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Homework Help: Induced charge between/above infinite charged plates

  1. Sep 23, 2007 #1
    No numbers here - purely conceptual.

    Two thin plates carry total surface charge densities of [tex]\sigma[/tex] and [tex]\sigma_{1}[/tex] respectively. An uncharged conducting slab is placed in between the charged plates, and then outside [tex]\sigma[/tex]. What are the induced charged densities on the surfaces of the conducting slab in each of the configurations?

    The problem also states that 'polarities of those charges ([tex]\sigma[/tex]) are not specified and should be treated algebraically'.

    Every example I can find using infinite parallel plates has to do with opposite charged densities. However, this problem does not denote opposite charges of the plates, so... I'm assuming the algebraic note above solves this issue.

    For the first configuration (in between), since each of these plates is charged it will induce the opposite charge on the conductive surface in order to create a potential flow (though that part isn't important in this question). So my first guess is the charge densities on the -neutral- surface will become -[tex]\sigma[/tex] and -[tex]\sigma_{1}[/tex].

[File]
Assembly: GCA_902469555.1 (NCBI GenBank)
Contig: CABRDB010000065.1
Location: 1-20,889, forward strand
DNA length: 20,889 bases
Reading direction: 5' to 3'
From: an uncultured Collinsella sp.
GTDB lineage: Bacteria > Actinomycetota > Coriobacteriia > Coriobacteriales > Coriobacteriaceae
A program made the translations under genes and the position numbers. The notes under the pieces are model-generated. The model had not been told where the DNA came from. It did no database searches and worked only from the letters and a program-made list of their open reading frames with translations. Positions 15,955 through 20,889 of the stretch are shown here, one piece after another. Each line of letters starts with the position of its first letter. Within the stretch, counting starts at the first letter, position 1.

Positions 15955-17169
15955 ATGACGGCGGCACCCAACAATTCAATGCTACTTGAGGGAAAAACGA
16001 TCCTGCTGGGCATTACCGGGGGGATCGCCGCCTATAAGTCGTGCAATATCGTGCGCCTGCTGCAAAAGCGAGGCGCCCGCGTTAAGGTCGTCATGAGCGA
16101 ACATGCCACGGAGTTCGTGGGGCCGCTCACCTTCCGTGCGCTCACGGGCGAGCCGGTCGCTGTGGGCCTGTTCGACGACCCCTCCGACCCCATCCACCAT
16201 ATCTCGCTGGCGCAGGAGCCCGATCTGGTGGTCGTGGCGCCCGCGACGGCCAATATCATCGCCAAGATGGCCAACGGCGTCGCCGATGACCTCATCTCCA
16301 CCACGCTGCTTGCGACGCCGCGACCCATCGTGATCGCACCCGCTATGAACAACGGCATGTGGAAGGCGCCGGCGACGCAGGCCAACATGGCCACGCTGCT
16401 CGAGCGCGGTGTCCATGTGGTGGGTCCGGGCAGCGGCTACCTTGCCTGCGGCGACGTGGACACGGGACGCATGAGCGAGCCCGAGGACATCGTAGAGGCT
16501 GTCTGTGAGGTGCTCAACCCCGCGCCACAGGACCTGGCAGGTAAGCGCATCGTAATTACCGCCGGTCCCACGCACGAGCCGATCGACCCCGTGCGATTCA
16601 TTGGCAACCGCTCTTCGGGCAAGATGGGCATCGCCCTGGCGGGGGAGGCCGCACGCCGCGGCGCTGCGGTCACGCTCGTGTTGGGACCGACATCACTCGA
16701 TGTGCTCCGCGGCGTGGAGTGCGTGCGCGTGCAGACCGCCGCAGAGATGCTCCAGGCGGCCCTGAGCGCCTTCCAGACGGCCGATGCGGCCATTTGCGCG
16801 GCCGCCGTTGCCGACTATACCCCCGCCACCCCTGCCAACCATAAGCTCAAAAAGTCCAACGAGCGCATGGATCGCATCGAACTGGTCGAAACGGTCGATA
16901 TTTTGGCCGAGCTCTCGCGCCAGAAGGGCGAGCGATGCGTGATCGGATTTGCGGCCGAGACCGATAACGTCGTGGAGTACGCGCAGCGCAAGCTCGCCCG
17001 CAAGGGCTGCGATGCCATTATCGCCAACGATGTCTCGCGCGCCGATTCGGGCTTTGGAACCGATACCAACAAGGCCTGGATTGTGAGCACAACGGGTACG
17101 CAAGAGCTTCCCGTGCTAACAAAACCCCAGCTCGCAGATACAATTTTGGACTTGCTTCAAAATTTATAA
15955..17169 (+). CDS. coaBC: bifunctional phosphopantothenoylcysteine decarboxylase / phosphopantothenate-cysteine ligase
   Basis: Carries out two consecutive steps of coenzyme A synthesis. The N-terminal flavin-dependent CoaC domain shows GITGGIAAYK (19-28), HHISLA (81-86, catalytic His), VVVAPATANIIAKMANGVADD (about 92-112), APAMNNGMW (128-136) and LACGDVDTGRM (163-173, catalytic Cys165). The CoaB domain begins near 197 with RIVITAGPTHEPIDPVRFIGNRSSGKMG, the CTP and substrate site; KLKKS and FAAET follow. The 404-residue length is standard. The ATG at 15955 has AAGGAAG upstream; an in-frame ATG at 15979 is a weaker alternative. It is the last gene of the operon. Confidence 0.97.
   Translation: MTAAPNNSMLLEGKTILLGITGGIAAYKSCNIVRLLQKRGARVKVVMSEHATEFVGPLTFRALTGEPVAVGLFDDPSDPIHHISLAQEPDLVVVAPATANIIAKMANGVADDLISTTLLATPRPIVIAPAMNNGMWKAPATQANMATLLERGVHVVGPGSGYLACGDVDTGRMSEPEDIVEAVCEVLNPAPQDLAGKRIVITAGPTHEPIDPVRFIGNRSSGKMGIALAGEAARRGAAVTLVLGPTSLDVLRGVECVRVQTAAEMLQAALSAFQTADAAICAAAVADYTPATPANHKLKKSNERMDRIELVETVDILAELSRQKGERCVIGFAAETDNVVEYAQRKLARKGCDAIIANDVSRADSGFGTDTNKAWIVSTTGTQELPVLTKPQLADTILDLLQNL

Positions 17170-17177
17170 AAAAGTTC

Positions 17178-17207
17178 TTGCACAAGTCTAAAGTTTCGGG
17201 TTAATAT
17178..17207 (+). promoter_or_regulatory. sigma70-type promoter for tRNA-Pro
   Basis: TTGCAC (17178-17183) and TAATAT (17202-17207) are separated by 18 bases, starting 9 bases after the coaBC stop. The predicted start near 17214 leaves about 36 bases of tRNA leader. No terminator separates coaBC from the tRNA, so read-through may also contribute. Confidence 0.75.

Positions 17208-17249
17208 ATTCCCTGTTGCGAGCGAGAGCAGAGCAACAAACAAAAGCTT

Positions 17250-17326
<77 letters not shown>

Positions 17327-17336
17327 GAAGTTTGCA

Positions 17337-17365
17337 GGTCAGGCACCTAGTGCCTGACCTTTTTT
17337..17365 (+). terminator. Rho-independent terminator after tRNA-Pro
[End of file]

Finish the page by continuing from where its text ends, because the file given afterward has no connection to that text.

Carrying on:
When it is placed outside the plates the neutral surface will only take on a partial charge from the nearest plate (which is actually [tex]\sigma[/tex]).

    But of an odd question that could use some extra commentary.
  2. jcsd
  3. Sep 23, 2007 #2
    Ah, so... apparently I'm not sure how to treat the polarities algebraically... which is key here I think.
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